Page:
On the Blog
In a season filled with joy and angst, reflections on rethinking tradition, being a light for others, and wading through the giving conundrum. Plus, a map that will suck you in for hours, a reflection on the courage to hope in the face of despair, and a call to embrace others' truths over being right.
On night six of Hanukkah, poet Esther Cohen and photographer Matthew Septimus light a candle to the woman who lives fully and dances with the valleys.
Darkness draws out our deep-down depths. And, in the northern hemisphere, December’s darkness invites us inward. A lesson in wonder, an elegy for light, and a call to pay attention for the unbroken darkness of a December night.
Night five of our series. A poem inspired by a Harlem church experience by a secular Jew paired with a Septimus photo.
Krista Tippett on not playing the Christmas game of obligatory gift-giving and the redemptive human need for one another.
Our photo-poem for this Hanukkah evening, a reflection on the sacred ordinariness of holy people and holy places — even at a supermarket in upstate New York.
The end of year is fast approaching. And with that comes an influx of charitable giving. In this digital age when the basket is now an online form, how do we create a spiritual practice of tithing and discern the "right" way to give?
"People prefer winners and losers. Maccabees rising against Greeks." The third photo-poem in our series from Matthew Septimus and Esther Cohen on the stories of success we tell each other.
A prayer for the poet who doesn't pray. The second in an eight-part series from a photographer and a poet exploring the sacred in the mundane.
In a world of fomenting darkness, a poem calls us to be beacons of light in the shadow for others to be guided by.
The first of eight vignettes by photographer Matthew Septimus and poet Esther Cohen on holy people and holy places that transcend the ordinary.
A brother contemplates the loss of his sister to cancer, the place where she searched for home, and the stories that rise up within him.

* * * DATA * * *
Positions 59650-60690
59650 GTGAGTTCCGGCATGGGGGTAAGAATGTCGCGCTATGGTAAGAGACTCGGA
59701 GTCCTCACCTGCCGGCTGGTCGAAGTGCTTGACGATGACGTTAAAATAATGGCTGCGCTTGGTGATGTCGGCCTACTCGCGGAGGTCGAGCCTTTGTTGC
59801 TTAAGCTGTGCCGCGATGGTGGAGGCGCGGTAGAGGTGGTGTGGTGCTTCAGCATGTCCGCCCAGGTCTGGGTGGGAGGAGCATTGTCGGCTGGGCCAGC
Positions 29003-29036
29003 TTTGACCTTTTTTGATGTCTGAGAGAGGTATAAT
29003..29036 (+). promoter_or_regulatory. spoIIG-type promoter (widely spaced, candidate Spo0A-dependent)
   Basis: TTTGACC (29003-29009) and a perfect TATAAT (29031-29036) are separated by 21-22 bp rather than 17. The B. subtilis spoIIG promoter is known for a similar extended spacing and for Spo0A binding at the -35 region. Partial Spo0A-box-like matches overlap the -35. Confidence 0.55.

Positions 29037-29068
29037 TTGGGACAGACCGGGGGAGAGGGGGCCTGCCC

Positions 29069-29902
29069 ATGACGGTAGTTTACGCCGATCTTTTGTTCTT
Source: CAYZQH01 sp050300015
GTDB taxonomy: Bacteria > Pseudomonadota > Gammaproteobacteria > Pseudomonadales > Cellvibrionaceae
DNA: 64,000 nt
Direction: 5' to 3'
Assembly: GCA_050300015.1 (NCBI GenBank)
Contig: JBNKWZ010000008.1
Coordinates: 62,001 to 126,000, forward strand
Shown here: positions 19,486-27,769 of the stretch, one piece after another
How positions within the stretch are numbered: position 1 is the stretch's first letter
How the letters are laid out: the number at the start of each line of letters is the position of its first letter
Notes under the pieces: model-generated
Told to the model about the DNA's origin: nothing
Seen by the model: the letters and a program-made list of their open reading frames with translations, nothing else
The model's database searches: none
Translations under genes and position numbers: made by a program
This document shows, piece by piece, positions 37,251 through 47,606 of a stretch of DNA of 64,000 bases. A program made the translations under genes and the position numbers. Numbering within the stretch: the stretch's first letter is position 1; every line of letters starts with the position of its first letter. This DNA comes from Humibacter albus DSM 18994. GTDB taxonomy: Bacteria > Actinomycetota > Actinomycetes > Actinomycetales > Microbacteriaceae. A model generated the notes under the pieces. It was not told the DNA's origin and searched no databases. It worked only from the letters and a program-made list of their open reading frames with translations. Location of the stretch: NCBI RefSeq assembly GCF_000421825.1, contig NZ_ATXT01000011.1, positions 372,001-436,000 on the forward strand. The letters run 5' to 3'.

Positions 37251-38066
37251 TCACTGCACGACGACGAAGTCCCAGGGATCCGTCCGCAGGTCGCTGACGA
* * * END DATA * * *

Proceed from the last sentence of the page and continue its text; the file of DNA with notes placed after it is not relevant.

From vignettes pondering time and sci-fi holiday singing to impassioned calls for community, a look into our most interesting worlds of curiosity and hope.
A tribute to the children and adults who died in the shooting at Sandy Hook Elementary School honored with a poem by Naomi Shihab Nye. A list we must return to and remember out of love and hope for a safer world.
After hearing Nobel laureate Malala Yousafzai on the radio, a middle-aged woman from the Midwest reflects on her own life and the courage to choose hope in the face of despair.
Lennon Flowers and Carla Fernandez are creating a national movement of dinner parties for 20-30 year olds that are humanizing grief and creating new communities after loss.
It’s not merely a sin-sick soul that is in need of profound redemption, writes our columnist, it is also our society and structural institutions that call out for being redeemed and transformed. A clear call to question, connect, and transform ourselves and our institutions.
Just when you think the holiday season couldn't get any merrier, a Star Trek captain remakes a Christmas classic.
For the introverts in us, winter can be a time of reflection to assess and remember our own inner truths. Includes a poem by David Whyte.
A letter from Einstein on the "Negro question" is rediscovered and essays on white privilege and the theology of Ferguson are complemented with ideas about opening up to hope and ourselves.
“Our genome sequence is the genetic blueprint of our biological self but how much does it, or will we let it, define who we are?” A journalist seeks to reconcile questions of mystery with questions of genetics.
In a culture of curated sharing, the intimacy of human touch can be daunting — even for a pastor. An essay on how the practice of laying on of hands is a quiet and necessary rite that ought to become part of our story again.
With the overwhelming angst of privilege, our columnist confesses to her own inclinations to participate in Twitter testimonies of white privilege. But, it's no substitute for the moral imagination required to acknowledge the emotional lives of others.
We build all sorts of enclosures to protect us and keep our loved ones safe from harm. But in column in poetical form, we are tasked with being vulnerable and opening those gates.